Long before the arrival of Europeans, the numerous family clans of the Kaministikominahiko-skak Cree Nation, also known as the John Cochrane First Nation lived in the Cumberland Delta on the island of Cumberland House and the surrounding areas and along the North Saskatchewan River. There were hundreds of families spread across many miles living in their Traditional territories.
They lived in these areas for thousands of years successfully sustaining their traditional way of life. They lived off the land and used its resources for traditional cultural, social and economic purposes. They believed that the Creator gave them the responsibility to take care of all that lived on the lands - they were equal to all living things and they were to look after each other and all of the Creators creations .
After the Europeans came to the Kaministikominahiko-skak Cree people's territories their way of life began to change and in order to sustain the lives of their Cree Clans the families living in the Cumberland Delta areas entered into Treaty agreements with the Crown.
The government officials and Indian Agents of the day made Treaty 5 agreement with great haste. They did not take the time to find out who the family clans were and where they were located (where their camps were). Their only interest was to get Treaty 5 "business" done as quickly as possible and they were not interesting in traveling through the Cumberland Delta with its many small islands to find out who the Kaministikominahiko-skak families were and how many people belonged to the Nation.
Instead they decided they would just lump all the groups of families living close to the Cumberland House Hudson Bay Company (HBC) Trading Post and those who traded with HBC into one big group. They called this amalgamation - a process they had used in other territories in the Treaty signing process. This was to be a temporary situation of creation of large Bands across Western Canada that were made up of smaller distinct Indigenous Nations.
This practice was also used with other bands ( James Roberts, The Pas Mountain Bands, and The Island Lake Bands in Manitoba). Since then these bands have been reinstated through order-in-council recognizing each Nation (band) as separate and distinct.
In the Cumberland House area (an area named by the Hudson Bay Company) a super band was created called the "Cumberland Indian Band" . Under this name five (5) groups of Cree Nation peoples were listed on the Treaty 5 document: Cumberland Island, Sturgeon River (Cut) Beaver Lake (all three groups were part of Kaministikominahiko-skak Cree), Angling River (a separate Cree Nation) and Pine Bluff (a separate Cree Nation).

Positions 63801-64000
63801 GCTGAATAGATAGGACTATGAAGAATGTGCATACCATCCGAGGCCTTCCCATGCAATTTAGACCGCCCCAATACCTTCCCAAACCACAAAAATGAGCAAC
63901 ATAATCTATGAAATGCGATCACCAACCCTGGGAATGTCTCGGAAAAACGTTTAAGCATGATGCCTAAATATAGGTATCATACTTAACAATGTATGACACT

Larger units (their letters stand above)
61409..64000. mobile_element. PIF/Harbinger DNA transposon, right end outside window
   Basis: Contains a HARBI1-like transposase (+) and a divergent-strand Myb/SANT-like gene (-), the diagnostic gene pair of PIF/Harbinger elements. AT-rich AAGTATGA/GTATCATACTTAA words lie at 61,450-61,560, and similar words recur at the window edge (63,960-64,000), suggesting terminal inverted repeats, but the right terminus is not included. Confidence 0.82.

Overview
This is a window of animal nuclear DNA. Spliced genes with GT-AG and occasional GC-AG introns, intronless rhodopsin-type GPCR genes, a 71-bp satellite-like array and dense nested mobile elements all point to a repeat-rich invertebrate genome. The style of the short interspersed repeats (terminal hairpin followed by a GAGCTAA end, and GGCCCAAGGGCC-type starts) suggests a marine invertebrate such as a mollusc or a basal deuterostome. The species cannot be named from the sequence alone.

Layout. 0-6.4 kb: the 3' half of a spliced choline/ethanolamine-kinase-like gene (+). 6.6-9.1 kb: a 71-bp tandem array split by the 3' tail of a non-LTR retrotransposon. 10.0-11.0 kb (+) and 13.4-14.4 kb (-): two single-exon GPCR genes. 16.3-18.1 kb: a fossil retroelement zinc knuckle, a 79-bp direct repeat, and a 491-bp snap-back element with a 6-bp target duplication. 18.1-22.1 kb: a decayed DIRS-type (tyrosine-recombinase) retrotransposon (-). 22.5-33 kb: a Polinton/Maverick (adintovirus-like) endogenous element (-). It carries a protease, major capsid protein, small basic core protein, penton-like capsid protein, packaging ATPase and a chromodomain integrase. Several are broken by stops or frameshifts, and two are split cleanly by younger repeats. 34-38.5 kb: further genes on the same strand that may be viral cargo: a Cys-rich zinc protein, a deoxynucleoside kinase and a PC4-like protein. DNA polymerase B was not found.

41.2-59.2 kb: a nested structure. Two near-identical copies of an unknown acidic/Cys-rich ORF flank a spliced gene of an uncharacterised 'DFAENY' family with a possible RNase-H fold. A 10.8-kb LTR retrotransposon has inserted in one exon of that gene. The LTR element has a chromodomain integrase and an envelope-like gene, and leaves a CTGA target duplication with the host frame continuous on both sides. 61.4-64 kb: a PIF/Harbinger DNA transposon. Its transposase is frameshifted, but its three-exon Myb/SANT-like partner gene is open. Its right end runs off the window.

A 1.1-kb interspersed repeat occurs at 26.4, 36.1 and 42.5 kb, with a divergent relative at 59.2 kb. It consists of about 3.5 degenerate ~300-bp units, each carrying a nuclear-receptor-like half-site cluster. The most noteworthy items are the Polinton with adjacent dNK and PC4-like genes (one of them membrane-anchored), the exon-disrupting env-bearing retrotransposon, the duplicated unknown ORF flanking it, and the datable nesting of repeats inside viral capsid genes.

The Treaty 5 signatory was John Cochrane, a member of the Kaministikominahiko-skak Cree family clans. John Cochrane signed Treaty 5 on behalf of Cumberland Island, Sturgeon River, and Cut Beaver Lake Kaministikominahiko-skak peoples living in these locations. Pine Bluff and Angling River were separate Cree Nation Peoples. John Cochrane did not sign of their behalf.
The Treaty Commissioners were not interested in getting the facts straight when they made Treaty 5 in the Cumberland areas. They designated John Cochrane Chief of the Cumberland Island Band 2 years after the signing of Treaty 5. In fact the Treaty negotiation and signing process has been documented as four (4) hours in length!!
In 1902, Peter Chapman, also a member of Kaministikominahiko-skak Cree Nation, took his family clan who were part of the Cumberland Island clan and moved them to the Fort a la Corne areas now known as 100A Reserve which was set aside through an order in council. Later, the Band was amalgamated with the James Smith Band and Indian Affairs refuses to recognize it as a separate distinct Band which was party to Treaty No.5.
In the late 1960's, the Pine Bluff people who are a different Cree Nation from the Kaministikominahiko-skak Cumberland Island people, were moved from their own Indian Reserve lands by Pine Bluff//Muskeg River areas 30 miles northwest of Cumberland House to Cumberland House. Shortly after moving the Pine Bluff people to Cumberland House Indian Affairs established the Cumberland House Band (now known as the Cumberland House Cree Nation) under the authority of the Indian Act.
The Pine Bluff Band was relocated from the Pine Bluff Indian Reserve to the town of Cumberland House and later onto the reserve lands belonging to the Cumberland Island people. This was all done by Indian Affairs without consulting the Kaministikominahiko-skak Cree people (John Cochrane Band). Since this time, the Pine Bluff people calling themselves the Cumberland House Cree Nation claim to be the original "Cumberland Band Indians" - the ones who lived on Cumberland Island at the time Treaty 5 was signed. This is historically wrong (and their Elders know it!)
Its been over 140 years since Chief John Cochrane signed Treaty No.5. The descendants of the Kaministikominahiko-skak Cree, over 1200 members and growing, have been waiting much too long for the Canadian government to hold up their end of the Treaty 5 agreement - de-amalgamation and PROPER negotiations respecting our Inherent and Treaty Rights.